Oct 18 2021

How Financial Services Can Avoid Compliance Issues in the Cloud

The cloud offers substantial benefits for financial services firms, but regulatory concerns have historically hampered adoption.

Despite the proven advantages of cloud deployments, financial services firms have historically been reticent to make the move and adopt cloud solutions at scale. As noted by The Financial Brand, many organizations worry about risks associated with data sharing and accidental exposure, while research firm Deloitte highlights C-suite concerns about data security across multiple cloud environments.

In practice, these concerns combine to form a common cloud barrier: compliance. If financial firms can’t effectively meet compliance and regulatory obligations in the cloud, the move simply doesn’t make sense. Here’s a look at how they can avoid compliance issues and make best use of the cloud.

What Holds Banks Back from More Robust Cloud Deployments?

Forrester analyst Meng Liu points to three key challenges for finance firms moving to the cloud:

  • Regulatory concerns. Financial firms have “more stringent regulation requirements on data security, data privacy and data residency than many other industries,” Liu says.

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  • Finances. Financial institutions often have huge investments in legacy technologies, which can make cloud moves costly as firms look for ways to bridge the gap between legacy functions and cloud-based applications.
     
  • Aversion to risk. Financial institutions tend to have conservative and risk-averse mindsets, meaning that even though the cloud has multiple benefits, they may still hesitate. “When it comes to technology, many financial institutions are followers — they won’t be first movers,” Liu says.

What Benefits Can Financial Firms Find in the Cloud? 

Some financial firms’ cloud hesitancy stems from a lack of clarity about its benefits, but

Liu says the cloud offers multiple advantages for financial institutions. First is speed of delivery; he notes that “the cloud can hasten the rollout of new digital financial products to customers and shorten the time from product development to delivery.”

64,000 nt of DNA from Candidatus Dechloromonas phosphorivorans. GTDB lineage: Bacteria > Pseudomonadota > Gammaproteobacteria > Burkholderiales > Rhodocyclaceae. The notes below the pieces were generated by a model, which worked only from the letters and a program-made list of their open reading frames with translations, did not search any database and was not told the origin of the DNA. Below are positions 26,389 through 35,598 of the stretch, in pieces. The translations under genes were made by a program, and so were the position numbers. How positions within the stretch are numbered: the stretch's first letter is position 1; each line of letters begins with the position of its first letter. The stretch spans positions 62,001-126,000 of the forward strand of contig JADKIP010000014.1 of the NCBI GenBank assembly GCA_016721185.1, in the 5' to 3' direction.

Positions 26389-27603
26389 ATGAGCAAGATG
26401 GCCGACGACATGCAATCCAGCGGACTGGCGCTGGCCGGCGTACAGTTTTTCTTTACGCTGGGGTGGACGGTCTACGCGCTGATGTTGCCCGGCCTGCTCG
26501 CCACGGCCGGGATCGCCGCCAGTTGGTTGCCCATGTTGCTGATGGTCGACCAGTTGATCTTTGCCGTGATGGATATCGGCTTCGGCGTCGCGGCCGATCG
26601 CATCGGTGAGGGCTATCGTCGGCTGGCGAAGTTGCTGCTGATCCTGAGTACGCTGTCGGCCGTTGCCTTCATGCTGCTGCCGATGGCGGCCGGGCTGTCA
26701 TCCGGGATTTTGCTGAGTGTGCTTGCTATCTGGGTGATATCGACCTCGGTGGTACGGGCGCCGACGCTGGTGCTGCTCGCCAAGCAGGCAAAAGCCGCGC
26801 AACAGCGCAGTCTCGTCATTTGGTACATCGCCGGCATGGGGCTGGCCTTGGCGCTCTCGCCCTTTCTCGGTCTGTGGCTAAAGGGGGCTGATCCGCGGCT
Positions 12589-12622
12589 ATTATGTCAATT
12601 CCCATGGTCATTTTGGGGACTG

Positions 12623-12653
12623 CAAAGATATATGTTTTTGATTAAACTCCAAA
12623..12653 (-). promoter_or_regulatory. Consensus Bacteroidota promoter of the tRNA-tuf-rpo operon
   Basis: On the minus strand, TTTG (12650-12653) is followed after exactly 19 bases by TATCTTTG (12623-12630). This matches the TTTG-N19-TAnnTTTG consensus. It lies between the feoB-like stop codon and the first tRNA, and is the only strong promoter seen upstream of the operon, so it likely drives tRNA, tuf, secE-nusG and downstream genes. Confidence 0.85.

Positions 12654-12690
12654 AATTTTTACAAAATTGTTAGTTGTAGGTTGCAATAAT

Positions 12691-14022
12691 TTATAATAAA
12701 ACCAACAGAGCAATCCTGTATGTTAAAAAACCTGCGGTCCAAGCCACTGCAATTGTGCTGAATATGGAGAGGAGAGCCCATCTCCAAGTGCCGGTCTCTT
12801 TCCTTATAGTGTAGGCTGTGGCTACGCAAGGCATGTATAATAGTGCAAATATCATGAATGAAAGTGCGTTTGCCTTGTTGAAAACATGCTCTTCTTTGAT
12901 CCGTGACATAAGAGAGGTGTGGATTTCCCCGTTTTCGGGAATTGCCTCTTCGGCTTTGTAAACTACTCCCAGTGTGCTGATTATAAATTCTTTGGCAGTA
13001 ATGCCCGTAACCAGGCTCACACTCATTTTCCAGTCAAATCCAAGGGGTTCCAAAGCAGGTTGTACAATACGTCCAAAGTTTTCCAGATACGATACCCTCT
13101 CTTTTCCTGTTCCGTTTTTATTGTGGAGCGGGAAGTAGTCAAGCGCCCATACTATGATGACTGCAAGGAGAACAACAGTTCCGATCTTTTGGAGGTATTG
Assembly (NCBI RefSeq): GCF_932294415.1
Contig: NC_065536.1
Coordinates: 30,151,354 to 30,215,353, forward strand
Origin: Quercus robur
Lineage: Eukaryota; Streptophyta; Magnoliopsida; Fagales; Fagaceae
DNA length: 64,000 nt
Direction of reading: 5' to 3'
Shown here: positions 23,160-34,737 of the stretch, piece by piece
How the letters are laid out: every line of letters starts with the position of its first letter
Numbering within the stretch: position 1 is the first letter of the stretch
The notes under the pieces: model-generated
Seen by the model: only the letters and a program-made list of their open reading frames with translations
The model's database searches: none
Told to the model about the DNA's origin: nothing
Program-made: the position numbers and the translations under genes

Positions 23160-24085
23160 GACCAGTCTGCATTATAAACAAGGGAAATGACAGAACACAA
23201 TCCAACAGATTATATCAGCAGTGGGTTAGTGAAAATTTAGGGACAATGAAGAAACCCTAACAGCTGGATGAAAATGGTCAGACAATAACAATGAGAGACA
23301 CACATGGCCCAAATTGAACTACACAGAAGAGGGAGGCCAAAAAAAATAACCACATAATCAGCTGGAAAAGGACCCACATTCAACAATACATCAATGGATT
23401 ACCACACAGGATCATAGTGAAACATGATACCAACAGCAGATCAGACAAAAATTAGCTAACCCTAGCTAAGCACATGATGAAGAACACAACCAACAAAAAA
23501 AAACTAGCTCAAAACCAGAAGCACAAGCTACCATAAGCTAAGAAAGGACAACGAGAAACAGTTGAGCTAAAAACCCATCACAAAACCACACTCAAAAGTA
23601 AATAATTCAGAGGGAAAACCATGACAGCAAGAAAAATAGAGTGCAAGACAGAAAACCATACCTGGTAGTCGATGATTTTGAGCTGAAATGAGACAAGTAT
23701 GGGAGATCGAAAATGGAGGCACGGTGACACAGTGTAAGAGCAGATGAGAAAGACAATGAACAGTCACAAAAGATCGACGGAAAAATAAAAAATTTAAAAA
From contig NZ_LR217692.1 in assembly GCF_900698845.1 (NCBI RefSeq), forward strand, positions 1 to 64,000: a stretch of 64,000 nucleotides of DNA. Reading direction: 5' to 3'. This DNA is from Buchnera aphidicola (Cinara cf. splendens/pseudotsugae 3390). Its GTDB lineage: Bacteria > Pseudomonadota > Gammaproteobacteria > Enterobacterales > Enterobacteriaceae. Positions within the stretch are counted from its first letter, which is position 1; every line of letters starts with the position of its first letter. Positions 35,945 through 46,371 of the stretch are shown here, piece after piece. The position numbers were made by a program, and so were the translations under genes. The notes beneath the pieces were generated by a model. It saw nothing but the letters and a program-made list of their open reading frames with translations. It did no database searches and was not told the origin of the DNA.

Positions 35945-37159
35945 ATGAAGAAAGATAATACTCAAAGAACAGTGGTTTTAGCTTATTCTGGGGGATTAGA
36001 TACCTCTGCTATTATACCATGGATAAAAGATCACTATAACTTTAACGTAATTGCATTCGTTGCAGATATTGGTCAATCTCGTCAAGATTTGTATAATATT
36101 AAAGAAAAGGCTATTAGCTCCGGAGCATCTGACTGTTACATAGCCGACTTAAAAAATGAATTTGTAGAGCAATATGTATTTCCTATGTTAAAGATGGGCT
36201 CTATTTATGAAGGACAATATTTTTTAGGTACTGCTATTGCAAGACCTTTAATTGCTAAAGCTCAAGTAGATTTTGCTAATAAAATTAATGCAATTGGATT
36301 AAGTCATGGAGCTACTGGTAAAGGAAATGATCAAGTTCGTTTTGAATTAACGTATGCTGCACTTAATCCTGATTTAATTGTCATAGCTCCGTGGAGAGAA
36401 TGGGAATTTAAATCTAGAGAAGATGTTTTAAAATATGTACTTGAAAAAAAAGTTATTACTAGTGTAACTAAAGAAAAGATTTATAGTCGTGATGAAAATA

Organizations can also access on-demand scalability to support high-volume, high-throughput financial transactions, accelerate digital transformations to reduce legacy system debt, make better use of emerging technologies such as artificial intelligence and blockchain, and reduce IT operating costs.

With compliance regulations continually evolving, Meng notes that financial institutions “need to consider how to deploy data security and data privacy effectively and determine how they’ll exchange encrypted data with external companies in the public cloud environment.”

MORE BANKING SECURITY: How financial services should be approaching cloud security posture management.

What Are Some Security Suggestions for Firms Shifting to the Cloud?

When moving to public and hybrid cloud solutions, Liu suggests using several technologies to minimize compliance risk.

  • Homomorphic encryption. Advanced homomorphic encryption, which allows computing over encrypted data without requiring the decryption key, can help financial firms maximize efficiency without compromising security.
     
  • Secure multiparty computation. According to Liu, secure multiparty computation deployments make it possible to effectively share encrypted data with external parties while remaining compliant.
     
  • Machine learning. Machine learning algorithms that use federated learning techniques — which train algorithms across multiple decentralized edge services — can streamline cloud compliance by allowing financial institutions to exchange data insights with other companies without sharing their exact data sets.

Financial services firms face unique compliance challenges in the cloud. Historically, this has hampered cloud adoption efforts, but by recognizing key regulatory roadblocks and deploying new technologies designed to minimize potential data, transaction and consumer risk, banks can more confidently make their cloud move.